Today was going to be the buying all the chicken tractor things and building the chicken tractor for the meat birds. Off to the big box store we go:
Said big box store did not have two of the fittings necessary to build the frame. They claimed to have one of the parts at a “nearby” store, 90 miles away. Somehow, I think their definition of “nearby” is a tad different than my own. Fortunately, you can buy pretty much anything online these days, so I ordered those fittings plus a double wye connector to make my vertical feeder. The layers will have the vertical feeder. The meat birds will get fed in a trough. The reason I came up with a vertical feeder is simple: chickens are messy eaters, and will scratch food out of their feeders to the ground – where they will rarely touch it. It’s a space- and food-saving design.
All the birds, however, will have a nipple-accessible water supply, rather than an open one. There are a handful of reasons for this, but the most important one for the waterer AND the food can be boiled down to one word: poop.
Chickens will happily sit or stand on top of their waterers or feeders and just as happily poop all over them and their contents. Two of the waterers will be hanging, without enough room for them to sit on top. The third will be set on cinder blocks to keep it off the ground, and will have a cone-shaped top to make things uncomfortable for chicken butts.
I have some giant boxes (thanks, amazon!) to use as brooders for the chicks. While the meat birds will grow quickly enough to be kicked out into their tractor after just a couple of weeks, the layers will need a bit more time before being put out to pasture. It is necessary to clean out the brood boxes pretty frequently, unless one enjoys the smell of chicken poop (nope!). For that, I’ll line the bottom of the box with non-skid shelf liner, and then have some puppy pads on top of that. That way, when it’s cleaning time, the puppy pads can just be rolled up and tossed.
The flaps of the boxes I’ll stand upright and duct tape together, so the sides will be high enough they can’t fly out when they realize they have winds. On the top, some 1/8th inch hardware cloth for ventilation and to keep out snakes – as the chicks will likely be out back on the patio, this is necessary to keep the snakes from eating the tasty wee chicks – and then a heat lamp for each brooder, so the chicks can warm themselves if they get chilled.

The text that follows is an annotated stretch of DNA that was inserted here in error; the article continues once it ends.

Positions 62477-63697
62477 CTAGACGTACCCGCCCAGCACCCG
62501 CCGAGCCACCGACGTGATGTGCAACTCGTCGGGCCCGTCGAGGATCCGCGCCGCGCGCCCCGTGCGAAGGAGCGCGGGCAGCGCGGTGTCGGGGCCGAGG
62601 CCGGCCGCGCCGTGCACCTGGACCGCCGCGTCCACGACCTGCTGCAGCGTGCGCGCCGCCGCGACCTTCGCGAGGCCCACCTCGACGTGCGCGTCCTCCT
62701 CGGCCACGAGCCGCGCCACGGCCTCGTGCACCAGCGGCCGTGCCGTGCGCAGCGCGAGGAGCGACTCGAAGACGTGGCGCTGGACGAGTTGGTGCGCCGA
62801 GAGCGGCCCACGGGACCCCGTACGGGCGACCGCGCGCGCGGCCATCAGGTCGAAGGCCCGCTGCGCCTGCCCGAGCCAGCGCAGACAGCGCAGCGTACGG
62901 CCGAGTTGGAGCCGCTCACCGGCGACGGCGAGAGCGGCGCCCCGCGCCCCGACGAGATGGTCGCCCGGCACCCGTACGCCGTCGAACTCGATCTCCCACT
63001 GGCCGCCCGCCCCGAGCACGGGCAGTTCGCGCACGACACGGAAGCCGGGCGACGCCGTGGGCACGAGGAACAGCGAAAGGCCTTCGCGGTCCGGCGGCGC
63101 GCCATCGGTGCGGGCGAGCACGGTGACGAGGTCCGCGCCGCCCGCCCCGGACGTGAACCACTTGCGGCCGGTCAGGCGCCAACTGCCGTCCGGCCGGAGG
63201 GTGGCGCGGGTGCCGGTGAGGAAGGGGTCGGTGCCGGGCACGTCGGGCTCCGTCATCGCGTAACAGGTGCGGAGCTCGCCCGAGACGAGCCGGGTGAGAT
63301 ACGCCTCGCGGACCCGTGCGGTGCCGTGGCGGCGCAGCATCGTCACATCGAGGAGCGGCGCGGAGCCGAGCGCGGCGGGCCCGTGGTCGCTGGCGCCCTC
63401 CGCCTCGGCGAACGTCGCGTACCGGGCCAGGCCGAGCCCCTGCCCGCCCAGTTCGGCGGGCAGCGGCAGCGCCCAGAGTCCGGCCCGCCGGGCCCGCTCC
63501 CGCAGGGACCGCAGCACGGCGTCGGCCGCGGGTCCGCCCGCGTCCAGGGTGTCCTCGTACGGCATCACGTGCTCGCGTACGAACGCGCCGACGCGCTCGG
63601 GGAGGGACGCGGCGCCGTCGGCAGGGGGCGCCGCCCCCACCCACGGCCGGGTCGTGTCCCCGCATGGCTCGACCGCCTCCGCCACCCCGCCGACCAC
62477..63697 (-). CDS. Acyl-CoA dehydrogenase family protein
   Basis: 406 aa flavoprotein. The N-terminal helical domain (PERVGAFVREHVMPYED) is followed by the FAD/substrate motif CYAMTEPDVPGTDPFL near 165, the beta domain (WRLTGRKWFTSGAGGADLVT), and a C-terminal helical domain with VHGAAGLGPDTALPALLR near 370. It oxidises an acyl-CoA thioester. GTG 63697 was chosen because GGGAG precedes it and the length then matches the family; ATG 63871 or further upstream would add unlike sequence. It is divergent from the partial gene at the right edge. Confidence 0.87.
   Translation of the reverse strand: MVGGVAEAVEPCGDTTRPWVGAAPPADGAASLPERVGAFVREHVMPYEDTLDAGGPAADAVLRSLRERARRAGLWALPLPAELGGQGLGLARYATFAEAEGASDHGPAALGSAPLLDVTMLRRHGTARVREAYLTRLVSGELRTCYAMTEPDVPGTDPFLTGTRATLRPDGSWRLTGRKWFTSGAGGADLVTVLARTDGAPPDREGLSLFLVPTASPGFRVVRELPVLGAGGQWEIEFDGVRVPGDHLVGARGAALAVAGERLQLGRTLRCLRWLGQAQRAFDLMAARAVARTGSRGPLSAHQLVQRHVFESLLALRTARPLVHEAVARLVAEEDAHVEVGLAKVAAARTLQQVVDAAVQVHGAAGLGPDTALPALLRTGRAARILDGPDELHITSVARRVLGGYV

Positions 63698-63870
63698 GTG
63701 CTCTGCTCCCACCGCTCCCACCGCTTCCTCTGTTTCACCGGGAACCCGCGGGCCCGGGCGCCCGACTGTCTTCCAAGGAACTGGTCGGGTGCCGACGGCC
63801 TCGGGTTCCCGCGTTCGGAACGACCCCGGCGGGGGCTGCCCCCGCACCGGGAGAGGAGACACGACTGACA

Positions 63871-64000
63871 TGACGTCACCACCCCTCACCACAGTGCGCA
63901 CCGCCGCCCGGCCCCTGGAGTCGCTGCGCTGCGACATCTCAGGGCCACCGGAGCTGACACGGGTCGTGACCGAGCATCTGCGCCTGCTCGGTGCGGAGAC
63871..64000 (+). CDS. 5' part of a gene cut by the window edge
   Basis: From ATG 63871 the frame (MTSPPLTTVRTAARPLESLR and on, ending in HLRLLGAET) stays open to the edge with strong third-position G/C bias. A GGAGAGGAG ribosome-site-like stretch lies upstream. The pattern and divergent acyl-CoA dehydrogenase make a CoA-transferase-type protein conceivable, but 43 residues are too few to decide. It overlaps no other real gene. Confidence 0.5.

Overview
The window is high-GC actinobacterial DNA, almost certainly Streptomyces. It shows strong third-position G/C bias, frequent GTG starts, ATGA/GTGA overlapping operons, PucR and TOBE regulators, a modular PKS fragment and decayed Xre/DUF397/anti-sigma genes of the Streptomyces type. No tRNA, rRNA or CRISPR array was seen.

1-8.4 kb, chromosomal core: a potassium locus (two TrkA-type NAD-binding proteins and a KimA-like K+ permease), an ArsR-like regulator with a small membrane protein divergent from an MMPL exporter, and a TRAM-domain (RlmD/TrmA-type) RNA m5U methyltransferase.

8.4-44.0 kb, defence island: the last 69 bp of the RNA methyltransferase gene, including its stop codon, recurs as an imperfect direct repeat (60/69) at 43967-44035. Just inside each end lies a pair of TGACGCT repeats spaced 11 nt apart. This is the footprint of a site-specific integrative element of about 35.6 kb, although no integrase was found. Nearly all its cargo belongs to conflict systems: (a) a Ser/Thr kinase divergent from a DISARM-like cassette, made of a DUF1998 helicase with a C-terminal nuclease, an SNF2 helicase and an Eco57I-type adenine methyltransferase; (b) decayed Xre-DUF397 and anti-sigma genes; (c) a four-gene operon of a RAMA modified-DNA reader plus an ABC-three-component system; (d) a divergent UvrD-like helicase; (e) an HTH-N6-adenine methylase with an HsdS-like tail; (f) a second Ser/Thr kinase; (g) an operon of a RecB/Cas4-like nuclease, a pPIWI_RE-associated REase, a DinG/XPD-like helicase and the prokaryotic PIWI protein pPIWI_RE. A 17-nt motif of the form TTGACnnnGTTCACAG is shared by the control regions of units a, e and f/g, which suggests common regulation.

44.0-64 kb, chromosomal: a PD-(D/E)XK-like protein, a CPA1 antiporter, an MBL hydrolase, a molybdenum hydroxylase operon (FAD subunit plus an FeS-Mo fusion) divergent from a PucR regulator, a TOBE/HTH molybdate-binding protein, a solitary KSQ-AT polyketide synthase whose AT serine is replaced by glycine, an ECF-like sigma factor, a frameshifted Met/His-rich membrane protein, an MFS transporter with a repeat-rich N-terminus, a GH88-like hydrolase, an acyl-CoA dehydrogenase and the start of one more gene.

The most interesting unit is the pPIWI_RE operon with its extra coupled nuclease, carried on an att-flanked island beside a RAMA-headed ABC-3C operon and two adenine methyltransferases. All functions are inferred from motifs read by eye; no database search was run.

The chicks are due next week, and I still have quite a bit to do to finish prepping for them. My brother is very handy, and he’s going to be building me a mobile coop when the guy who created it releases his plans for the 2.0 version, which is lighter and better balanced than his prototype. Half the layers will go into the mobile coop, and I’ll take them around the areas of the property that still need work. They’ll scratch, peck, and (most importantly) poop in these areas, which will help the building of the soil in those places. The other half will go into the chickenyard we used for the OG chickens. All the meat birds will go into the chicken tractor to live out their short but happy lives. They’ll get fresh grass and bugs and such, but they will not be ranging – they get large very quickly and they’re unable to run into a coop if a predator circles around. They also do not scratch and peck while foraging as the layers do. But – as always, the most important thing – they will be pooping, wherever they are, and that will be good for my soil.
At the end of the gardening season, I plan to design a way to let the mobile layers into the gardens themselves, to clean up whatever is in the rows – and, of course, poop everywhere – as we head into winter. They can’t be trusted in a production garden, as they will peck at pretty much anything, including fruit still on the plants and stomp all over the plants themselves. This plan is still a work in progress.
Until next time, poops – I mean, peeps: be well.